Feeding the Hungry: Paoli Mennonite Fellowship Responds to Worldwide Needs

Feeding the Hungry: Paoli Mennonite Fellowship Responds to Worldwide Needs

PAOLI, IN — While members of the Paoli Mennonite Fellowship are giving of their resources to help fight hunger in parts of the globe where food supplies are short, the congregation is finding the effort is reciprocal. The fellowship’s Lonnie Sears, who initiated the group’s involvement with a nonprofit organization called Foods Resource Bank, shared his view that the effort isn't just about giving, but also is about receiving.“PMF has made connections with people in other countries,” Sears wrote in an email. “FRB emphasizes working together with others and learning from others. While we in the U.S. are materially wealthy, other world regions without financial resources can have great social and spiritual wealth to share with us. We try to recognize ways that we can exchange these gifts rather than thinking we just give to others.”

Sears explained that FRB involves about 15 church denominations working together to support projects to help communities feed themselves in regions of the world with limited resources.“ We started in 2009 after I learned of FRB from my family who farms in northern Illinois,” Sears wrote. “That first year, we raised funds to help cover the input costs of 30 acres of soybeans. The goal of FRB projects often is to have churches raise money to cover the costs to produce a crop and the farmer often then donates the income from the crop to FRB as part of the growing project.” Ted Larrison, another PMF member, said, “What we do is we raise money to help farmers plant a crop.”

In 2010, PMF began partnering with Dave and Jan Mullet, who live in Paoli in the winter and farm in Montana during the growing season. Each year since then, PMF has worked to raise money to cover the input costs for a 30-acre wheat field and the Mullets have donated income to FRB. “PMF has raised money to cover the input costs for ‘our’ wheat field in several ways,” Sears said.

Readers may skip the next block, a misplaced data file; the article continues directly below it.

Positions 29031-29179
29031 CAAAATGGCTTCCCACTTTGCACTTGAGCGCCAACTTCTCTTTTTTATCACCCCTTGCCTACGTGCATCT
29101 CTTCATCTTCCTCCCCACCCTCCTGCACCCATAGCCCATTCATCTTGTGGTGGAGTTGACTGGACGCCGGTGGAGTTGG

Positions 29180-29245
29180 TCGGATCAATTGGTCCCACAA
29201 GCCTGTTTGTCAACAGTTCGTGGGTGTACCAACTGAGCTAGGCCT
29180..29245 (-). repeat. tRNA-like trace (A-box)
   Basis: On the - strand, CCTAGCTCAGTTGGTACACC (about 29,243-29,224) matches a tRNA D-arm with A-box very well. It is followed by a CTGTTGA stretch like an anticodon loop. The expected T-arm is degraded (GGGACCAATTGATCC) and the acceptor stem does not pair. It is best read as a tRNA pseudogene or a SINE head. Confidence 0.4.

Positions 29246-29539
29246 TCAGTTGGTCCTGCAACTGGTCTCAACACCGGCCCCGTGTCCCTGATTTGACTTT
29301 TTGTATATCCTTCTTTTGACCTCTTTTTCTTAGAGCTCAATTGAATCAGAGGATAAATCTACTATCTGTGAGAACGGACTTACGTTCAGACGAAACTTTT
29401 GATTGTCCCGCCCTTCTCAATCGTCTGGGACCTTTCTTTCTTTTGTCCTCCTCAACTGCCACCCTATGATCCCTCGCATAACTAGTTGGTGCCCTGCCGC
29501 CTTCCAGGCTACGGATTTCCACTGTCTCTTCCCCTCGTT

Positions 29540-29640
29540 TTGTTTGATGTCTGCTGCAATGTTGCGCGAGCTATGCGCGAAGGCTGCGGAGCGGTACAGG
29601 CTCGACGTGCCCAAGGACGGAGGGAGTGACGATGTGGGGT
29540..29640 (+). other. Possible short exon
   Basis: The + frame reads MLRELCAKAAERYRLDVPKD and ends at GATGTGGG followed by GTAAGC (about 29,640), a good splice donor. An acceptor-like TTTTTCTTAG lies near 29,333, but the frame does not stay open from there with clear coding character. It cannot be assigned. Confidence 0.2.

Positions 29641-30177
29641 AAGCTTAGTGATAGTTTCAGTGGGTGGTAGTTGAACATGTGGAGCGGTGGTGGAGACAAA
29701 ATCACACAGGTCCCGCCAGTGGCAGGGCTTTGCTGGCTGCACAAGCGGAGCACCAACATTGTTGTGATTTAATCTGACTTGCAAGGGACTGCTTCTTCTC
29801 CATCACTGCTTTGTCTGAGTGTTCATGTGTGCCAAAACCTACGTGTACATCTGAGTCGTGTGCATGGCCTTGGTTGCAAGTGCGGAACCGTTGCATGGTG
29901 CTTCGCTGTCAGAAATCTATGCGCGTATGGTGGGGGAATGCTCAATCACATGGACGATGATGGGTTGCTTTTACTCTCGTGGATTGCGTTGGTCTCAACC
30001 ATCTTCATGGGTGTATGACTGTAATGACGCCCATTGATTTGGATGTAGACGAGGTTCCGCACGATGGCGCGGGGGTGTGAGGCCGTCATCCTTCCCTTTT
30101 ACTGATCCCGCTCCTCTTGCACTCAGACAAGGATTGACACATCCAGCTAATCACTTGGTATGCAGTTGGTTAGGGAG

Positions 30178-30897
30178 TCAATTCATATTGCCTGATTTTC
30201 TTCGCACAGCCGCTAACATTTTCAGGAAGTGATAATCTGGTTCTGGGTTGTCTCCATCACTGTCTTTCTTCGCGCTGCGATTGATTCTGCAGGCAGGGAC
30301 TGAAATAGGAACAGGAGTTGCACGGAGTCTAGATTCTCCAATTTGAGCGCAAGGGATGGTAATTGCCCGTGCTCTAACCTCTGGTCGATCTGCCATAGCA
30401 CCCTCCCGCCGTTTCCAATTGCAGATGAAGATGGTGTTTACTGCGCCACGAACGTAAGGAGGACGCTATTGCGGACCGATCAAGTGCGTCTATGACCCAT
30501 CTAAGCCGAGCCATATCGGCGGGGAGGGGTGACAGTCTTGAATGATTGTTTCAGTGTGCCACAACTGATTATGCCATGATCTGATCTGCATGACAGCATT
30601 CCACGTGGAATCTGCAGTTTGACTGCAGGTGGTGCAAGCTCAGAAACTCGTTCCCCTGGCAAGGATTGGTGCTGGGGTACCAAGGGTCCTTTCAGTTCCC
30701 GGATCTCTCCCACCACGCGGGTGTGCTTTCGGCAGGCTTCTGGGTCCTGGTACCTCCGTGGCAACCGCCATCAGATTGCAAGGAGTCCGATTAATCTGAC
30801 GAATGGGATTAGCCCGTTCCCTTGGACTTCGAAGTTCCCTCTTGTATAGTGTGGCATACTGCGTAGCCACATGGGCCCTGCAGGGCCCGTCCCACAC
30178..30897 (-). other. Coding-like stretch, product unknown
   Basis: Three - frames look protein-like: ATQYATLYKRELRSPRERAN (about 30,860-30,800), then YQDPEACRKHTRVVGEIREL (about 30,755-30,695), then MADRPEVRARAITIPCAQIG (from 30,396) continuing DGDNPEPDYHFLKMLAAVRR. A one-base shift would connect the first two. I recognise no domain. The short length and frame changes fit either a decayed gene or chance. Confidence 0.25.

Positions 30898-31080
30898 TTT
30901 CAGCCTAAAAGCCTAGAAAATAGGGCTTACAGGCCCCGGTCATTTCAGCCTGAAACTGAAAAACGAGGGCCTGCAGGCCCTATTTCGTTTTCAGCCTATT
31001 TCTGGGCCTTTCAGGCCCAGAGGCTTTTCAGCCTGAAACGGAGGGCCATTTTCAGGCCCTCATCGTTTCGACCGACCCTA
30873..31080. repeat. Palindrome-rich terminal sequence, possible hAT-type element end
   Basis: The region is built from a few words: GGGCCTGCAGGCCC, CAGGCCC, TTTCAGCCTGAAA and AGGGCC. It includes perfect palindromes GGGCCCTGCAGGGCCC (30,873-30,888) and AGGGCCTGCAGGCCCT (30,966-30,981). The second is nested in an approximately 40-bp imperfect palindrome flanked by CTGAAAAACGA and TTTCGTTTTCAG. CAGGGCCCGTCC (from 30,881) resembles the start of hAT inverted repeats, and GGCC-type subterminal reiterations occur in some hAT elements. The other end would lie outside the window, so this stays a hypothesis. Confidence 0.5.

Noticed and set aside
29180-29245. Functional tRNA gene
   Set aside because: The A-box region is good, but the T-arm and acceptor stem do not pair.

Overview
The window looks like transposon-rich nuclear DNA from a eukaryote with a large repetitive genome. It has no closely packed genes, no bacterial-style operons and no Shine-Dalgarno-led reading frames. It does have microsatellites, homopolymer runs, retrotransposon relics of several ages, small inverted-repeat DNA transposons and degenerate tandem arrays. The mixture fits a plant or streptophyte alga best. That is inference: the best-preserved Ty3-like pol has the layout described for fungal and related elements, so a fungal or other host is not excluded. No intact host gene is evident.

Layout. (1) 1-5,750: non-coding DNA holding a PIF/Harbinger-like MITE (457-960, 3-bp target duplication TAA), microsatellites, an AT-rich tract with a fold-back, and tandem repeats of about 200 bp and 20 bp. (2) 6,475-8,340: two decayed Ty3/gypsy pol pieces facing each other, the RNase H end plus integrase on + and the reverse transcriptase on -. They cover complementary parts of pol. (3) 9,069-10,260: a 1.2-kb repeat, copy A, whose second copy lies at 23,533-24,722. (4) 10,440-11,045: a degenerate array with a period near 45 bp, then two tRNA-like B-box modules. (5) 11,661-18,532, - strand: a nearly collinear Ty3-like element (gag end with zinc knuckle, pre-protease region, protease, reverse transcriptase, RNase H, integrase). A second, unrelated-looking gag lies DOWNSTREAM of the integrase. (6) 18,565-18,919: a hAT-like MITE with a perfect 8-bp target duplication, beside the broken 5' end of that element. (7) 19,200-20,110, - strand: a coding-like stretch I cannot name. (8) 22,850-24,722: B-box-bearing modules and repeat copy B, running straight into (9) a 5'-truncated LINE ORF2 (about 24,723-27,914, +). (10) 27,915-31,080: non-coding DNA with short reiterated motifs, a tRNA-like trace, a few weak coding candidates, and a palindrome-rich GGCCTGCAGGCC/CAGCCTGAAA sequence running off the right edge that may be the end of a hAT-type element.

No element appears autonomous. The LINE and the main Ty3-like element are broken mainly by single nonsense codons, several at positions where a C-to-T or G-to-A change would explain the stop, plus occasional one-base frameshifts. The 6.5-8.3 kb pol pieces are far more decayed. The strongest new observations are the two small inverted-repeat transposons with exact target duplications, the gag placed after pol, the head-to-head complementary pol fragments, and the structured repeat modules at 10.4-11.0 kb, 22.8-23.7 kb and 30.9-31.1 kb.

Through what’s called “Penny Power,” the church’s children and adults have brought spare change for a special offering each Sunday. Children in the congregation gather and count the coins. Under the leadership of Curtis Thill, church members gather on a Wednesday evening in late spring to plant a community garden. They continue to meet throughout the summer to weed the garden and to harvest the vegetables. Church members then make salsa and seek donations for FRB in return for the salsa. Another year, PMF had a garage sale to raise money.

Sears said FRB began with farmers in the United States addressing hunger and "it was realized that a more beneficial approach would be to help fund community projects in those regions so that local communities could develop farming strategies to feed families year round.” That has included such efforts as improving access to water and researching new crop production methods.

In the spirit of exchange, two PMF members have traveled to see the overseas projects they've helped to nurture. Logan Parsons went on a trip to Kenya and Larry Lehman traveled to Laos and Cambodia. “We are trying to support overseas travel of one church member each year and are especially encouraging youth to travel,” Sears said. Larrison would like to see more local churches get involved with FRB to help in the fight against hunger and to enjoy the same kinds of benefits the Mennonite congregation has experienced.

In addition, Sears said, “We are looking for local farmers who may want to have an FRB growing project in our community. I would also be glad to talk to local churches who may want to start their own FRB project.” Sears added, “We have developed a shared mission in addressing food issues from a global perspective. Many in our church have concerns about issues related to poverty. ... We see these efforts as following the teachings of Christ in how we should respond to others in need.”

BY ROGER MOON,Times-Mail News 

02/15/2013 | Comments: 0 | Add Comment